Pros and Cons of Hydroponics
By Geraint Hughes
“Cnoi cil” gyda TechTyfu “Food for thought” – Advantages and drawbacks of hydroponics
Hydroponics is a technique for growing crops without soil, and is very common on a global level. Nutrients are provided in dissolved form in the water whilst light, air and heat can either be provided
naturally or artificially.
The potential advantages of using hydroponics within a vertical farming system are:
1. The extended growing season offers a wider window for production and marketing fresh
produce to local customers.
2. Hydroponics allows growers to produce a wider array of fresh produce because the system
can create the conditions for optimum growth without having to depend on soil and to a
lesser extent the weather.
3. It makes more efficient use of inputs, in particular water and energy.
4. The quality of hydroponic produce can be as good, or even better than crops grown
conventionally in the open, in both taste and nutrient density. Hydroponic crops tend to be
cleaner than field crops.
5. Hydroponics should make pest management easier.
6. Higher yields are achievable in a hydroponic system in less time compared to a soil-based
7. Continuous crop production is possible as there’s no need to rotate land or rest soils.
8. Less labour is usually required with hydroponic production.
There are however certain drawbacks associated with hydroponics:
1. Hydroponic cultivation requires good agronomy and technical skills. Growers lacking in
experience need to start by choosing simple growing systems to start off, and cultivating crops
that are relatively easy to grow such as salad leaves, microgreens and various oriental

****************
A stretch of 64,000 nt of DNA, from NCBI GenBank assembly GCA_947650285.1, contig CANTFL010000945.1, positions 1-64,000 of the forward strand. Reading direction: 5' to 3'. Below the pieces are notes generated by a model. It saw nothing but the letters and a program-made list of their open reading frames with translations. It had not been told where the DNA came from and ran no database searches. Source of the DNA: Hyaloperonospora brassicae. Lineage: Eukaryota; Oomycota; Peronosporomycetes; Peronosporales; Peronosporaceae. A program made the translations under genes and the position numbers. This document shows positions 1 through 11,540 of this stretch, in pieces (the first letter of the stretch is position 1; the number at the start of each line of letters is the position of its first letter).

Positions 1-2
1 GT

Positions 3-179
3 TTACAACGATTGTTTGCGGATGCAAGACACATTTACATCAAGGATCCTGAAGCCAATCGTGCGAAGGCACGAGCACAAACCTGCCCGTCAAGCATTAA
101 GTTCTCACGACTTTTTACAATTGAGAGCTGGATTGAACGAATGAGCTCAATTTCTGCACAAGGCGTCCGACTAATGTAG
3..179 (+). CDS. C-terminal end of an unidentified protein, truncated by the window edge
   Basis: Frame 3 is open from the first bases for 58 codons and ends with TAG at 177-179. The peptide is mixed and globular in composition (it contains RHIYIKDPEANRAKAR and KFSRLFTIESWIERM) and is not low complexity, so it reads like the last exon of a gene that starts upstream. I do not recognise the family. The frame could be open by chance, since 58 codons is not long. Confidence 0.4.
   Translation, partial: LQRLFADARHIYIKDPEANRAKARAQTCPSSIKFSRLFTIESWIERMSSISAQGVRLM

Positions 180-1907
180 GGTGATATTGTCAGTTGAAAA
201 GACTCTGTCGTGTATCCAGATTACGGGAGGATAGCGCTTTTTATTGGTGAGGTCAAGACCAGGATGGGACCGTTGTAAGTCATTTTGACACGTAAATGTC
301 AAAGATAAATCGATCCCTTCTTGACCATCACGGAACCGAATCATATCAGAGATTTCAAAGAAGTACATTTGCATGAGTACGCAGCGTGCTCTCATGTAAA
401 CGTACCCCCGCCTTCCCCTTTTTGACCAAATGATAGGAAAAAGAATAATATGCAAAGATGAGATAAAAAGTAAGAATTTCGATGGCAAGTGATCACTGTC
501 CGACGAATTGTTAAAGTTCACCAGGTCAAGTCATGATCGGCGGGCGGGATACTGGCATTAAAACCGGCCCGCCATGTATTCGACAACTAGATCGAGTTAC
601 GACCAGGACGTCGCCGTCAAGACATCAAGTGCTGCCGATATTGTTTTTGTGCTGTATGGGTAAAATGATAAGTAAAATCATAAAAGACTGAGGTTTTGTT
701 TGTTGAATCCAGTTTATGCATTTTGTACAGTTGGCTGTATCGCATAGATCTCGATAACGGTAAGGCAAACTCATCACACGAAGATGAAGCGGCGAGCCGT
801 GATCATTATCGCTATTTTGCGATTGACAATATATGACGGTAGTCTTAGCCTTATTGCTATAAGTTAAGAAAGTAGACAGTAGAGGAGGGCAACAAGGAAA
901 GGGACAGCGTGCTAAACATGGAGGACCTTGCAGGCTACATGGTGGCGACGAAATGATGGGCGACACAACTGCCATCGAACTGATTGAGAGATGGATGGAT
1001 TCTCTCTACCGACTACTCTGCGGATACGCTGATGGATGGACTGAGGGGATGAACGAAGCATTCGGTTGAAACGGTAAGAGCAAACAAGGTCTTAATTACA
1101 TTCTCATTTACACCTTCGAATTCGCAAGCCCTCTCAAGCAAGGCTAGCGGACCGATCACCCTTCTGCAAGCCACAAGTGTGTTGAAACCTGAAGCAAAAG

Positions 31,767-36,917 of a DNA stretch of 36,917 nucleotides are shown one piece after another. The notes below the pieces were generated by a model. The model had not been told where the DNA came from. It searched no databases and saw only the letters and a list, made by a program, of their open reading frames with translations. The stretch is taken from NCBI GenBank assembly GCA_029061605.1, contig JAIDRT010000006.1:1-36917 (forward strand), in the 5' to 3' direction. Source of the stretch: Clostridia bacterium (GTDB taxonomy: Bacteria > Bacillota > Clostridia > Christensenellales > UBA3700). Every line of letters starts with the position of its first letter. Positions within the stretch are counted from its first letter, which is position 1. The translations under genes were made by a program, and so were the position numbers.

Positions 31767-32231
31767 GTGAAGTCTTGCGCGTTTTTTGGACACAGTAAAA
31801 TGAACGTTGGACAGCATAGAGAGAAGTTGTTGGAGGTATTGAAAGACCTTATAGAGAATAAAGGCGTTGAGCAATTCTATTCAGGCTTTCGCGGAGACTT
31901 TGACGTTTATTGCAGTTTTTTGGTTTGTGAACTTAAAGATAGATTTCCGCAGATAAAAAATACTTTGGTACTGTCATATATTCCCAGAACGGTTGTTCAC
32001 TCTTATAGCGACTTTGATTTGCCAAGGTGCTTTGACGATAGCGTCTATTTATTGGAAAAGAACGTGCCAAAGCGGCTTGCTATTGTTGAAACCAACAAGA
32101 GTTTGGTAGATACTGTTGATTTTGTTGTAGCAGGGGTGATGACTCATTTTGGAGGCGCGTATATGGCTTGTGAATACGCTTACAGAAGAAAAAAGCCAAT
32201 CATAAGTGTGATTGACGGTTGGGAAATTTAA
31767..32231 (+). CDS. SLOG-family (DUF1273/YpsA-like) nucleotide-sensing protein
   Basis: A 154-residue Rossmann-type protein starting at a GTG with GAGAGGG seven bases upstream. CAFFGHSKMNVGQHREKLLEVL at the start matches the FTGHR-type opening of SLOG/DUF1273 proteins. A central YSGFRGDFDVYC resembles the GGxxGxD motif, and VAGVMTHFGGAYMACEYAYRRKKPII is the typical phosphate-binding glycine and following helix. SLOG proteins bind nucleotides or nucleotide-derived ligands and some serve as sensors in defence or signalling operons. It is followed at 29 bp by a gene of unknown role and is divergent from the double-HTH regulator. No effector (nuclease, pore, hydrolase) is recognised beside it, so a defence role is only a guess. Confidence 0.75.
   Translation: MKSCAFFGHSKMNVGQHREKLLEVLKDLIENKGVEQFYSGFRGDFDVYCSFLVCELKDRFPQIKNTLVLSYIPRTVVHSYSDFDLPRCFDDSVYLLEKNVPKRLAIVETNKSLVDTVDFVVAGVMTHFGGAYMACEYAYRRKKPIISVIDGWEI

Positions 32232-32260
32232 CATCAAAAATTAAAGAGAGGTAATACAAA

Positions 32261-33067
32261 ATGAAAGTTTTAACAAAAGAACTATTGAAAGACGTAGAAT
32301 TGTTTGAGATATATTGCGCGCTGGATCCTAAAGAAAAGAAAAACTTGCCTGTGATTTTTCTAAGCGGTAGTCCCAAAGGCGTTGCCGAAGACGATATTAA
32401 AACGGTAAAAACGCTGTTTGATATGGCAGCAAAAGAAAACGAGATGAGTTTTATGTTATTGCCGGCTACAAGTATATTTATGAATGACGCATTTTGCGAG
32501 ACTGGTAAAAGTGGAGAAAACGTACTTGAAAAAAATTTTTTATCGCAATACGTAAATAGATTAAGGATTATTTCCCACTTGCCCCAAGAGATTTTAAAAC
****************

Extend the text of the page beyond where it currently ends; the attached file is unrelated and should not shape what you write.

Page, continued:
2. Although cheap to run, hydroponics can involve a significant capital investment at the
beginning. This has been identified as a barrier for new growers.
3. Despite having a lower pest and disease pressure, growers need to be vigilant of any
outbreaks, as pest and disease problems tend to spread quickly in a vertical farming system,
especially if located under protection.
4. Some species are better suited for hydroponics than others. Experience and reading about
hydroponics is possibly the best way of learning what varieties grows best in hydroponics.
5. The assumption that a polytunnel or even glasshouse is required has been another barrier in
the past for starting out in vertical farming. So, would we recommend hydroponics? Absolutely!
As with any other things in life, there are downsides. However, most of these can be overcome by
planning and experience.
The systems that are currently available on the market for start-up growers have been designed to
operate within existing locations such as sheds, redundant farm building or even in a moderately sized
garden shed. There is no need to invest in new infrastructure.
Even the basic systems nowadays allow the grower to control the nutrient level and lights, with more
advanced systems allowing the grower to directly control the growing temperature.
Hydroponics offers practical advantages which can support a wider range of horticultural crops. With
only 7% of Welsh land classified in the top 3 grades for cultivation, hydroponic systems offer a mean
to increase horticultural production and to meeting the growing demand for fresh produce